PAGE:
Words are the way we communicate our thoughts and pass judgement. The thoughts and attitudes of men can be filled with vitriol, hatred and evil. Sticks and stones may break our bones, but words can cause deep psychological damage. Words hurt. However, words can cause as much delight as pain, and that makes it a much different weapon than a gun or a blade.
Where the regulation of a weapon serves solely to prevent damage towards your fellow man, limitation of speech gives people the power to control expressions of opinions. Such a power can represent a violation of the most basic rights our forefathers fought and died for.
Recently, members of Sigma Alpha Epsilon demonstrated how corrupted their thoughts were by displaying an incredible amount of racial hatred in a video leaked online of the members joined together in an amazingly offensive chant. They faced swift punishment by means of the fraternity’s immediate disbandment and expulsion of two members.
The fraternity absolutely deserved the disbanding, as such hatred has no place in a civilized organization. However, I don’t believe the two students should have been expelled.
As important as it is to preserve freedom of speech, it’s important to note that such a freedom doesn’t come without consequence. When your speech guarantees consequences from a public institution, I believe that starts to represent a dangerous infringement of our rights.
A landmark case in 1969, Brandenburg vs Ohio, is similar to the situation today. In that case, the organizer of a KKK rally, who wanted to spew the same hatred and ignorance that the SAE students spread, faced punishment from the Ohio government for his hate speech. Yet, the Supreme Court ruled that his hatred, as horrible as it was, was protected speech.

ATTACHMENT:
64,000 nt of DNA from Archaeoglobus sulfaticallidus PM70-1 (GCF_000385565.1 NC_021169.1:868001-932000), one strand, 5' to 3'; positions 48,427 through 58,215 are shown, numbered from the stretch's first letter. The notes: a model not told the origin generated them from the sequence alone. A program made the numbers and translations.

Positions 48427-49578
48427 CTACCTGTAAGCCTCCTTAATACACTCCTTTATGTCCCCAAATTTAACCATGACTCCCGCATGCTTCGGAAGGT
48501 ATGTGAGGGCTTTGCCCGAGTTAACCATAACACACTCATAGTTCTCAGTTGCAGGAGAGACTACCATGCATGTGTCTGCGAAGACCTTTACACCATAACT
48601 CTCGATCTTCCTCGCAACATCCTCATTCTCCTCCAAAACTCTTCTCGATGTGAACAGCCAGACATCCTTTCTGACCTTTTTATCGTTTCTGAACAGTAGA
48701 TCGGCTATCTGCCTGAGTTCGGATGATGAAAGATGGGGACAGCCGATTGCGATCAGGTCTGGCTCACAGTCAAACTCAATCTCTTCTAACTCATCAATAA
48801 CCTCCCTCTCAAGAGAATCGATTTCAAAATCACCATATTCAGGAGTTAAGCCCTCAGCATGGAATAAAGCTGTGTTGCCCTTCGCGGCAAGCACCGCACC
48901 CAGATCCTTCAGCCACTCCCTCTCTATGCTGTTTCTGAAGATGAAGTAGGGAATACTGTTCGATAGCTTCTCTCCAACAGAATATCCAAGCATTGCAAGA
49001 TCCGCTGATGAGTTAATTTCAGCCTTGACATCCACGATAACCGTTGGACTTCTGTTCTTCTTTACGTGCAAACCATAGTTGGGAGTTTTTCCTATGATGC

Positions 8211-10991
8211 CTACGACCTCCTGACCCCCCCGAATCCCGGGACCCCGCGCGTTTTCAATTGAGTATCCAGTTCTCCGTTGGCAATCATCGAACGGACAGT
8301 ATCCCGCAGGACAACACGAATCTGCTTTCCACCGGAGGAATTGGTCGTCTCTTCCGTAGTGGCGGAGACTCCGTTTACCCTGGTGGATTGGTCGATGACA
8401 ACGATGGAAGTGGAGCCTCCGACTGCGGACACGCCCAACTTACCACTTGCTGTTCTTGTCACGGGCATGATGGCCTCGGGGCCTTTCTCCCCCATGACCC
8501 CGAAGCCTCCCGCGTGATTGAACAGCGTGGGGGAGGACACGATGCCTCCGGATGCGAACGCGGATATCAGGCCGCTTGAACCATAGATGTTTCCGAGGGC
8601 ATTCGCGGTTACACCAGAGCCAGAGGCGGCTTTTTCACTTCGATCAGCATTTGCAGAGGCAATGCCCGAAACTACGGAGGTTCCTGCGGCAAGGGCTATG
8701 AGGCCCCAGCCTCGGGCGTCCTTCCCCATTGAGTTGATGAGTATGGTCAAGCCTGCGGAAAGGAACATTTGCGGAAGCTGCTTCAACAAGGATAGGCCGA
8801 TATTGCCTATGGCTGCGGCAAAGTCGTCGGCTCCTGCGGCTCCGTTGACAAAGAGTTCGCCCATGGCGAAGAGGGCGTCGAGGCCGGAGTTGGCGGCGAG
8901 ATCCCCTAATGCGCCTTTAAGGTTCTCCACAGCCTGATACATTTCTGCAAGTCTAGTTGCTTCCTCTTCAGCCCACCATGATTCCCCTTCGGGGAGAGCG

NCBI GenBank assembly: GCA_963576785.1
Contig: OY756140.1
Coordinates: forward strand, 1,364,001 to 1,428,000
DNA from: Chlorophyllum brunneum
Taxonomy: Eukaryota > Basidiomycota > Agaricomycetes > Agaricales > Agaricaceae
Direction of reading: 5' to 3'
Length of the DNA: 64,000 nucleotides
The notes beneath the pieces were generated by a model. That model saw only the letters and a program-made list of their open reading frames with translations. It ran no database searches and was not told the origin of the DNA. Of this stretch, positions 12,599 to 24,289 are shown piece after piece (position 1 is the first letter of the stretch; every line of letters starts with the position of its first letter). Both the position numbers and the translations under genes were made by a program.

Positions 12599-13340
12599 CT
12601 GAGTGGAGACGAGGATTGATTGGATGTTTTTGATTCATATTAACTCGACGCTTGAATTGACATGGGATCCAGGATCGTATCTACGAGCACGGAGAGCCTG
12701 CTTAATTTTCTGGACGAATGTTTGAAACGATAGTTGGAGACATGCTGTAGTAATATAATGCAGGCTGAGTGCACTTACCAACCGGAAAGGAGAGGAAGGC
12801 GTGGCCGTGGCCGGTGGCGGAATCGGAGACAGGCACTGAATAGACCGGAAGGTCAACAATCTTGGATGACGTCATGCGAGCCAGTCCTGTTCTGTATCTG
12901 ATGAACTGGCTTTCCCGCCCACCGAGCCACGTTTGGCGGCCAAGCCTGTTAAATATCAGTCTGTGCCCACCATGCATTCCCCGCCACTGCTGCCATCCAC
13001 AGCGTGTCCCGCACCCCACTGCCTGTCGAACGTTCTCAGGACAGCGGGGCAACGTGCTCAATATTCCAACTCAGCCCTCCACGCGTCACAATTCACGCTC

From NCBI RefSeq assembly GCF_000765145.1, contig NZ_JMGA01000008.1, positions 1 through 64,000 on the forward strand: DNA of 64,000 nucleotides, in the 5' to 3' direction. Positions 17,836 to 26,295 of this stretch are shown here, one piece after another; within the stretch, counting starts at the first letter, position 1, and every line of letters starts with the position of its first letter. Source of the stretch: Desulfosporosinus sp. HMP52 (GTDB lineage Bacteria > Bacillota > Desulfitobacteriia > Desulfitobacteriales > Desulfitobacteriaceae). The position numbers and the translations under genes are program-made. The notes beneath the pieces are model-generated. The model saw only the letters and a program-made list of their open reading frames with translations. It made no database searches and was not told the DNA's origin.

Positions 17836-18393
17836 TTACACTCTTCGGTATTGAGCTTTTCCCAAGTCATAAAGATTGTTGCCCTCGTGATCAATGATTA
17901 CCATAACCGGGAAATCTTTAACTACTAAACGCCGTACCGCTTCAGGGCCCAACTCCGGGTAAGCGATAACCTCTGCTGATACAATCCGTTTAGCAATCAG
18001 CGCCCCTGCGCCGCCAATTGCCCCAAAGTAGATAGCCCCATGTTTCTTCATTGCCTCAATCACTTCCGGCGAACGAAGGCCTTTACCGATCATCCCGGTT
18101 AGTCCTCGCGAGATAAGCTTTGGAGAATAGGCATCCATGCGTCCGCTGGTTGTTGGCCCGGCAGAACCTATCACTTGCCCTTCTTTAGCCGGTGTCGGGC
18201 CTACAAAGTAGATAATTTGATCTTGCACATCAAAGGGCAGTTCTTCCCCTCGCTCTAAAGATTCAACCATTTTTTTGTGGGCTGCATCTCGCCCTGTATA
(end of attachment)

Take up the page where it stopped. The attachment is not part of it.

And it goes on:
In the SAE case, the punishment came in the form of expulsion rather than criminal charge, and it was delivered by a public university rather than the government. Even if such a punishment is legal, I believe that morally, speech should still be protected. As a public university that takes your tax dollars to survive, they should have to be held to a higher standard of protected rights than a private institution.
Hate speech like this is a form of an unpopular opinion, and when you start giving public institutions the right to limit those opinions, you set a dangerous precedent.
This type of punishment demonstrates the ability of a government to leverage its capacity to collect tax money to limit the rights of its citizens. Such hurtful words may damage the reputation and image of a public university. However, as soon as the school started to survive on the taxes of its people, its image became the face of its people. This issue is vital to the Stony Brook community.
The principles set forth in this instance gives our school the right to expel someone for saying, “Stony Brook sucks.” Admittedly such an occurrence would face significant and instant backlash, but the basic principles behind it are the same as the case in Oklahoma.
Both are examples of speech that damage a university’s reputation and are things that a private institution could be free to punish, but the government cannot.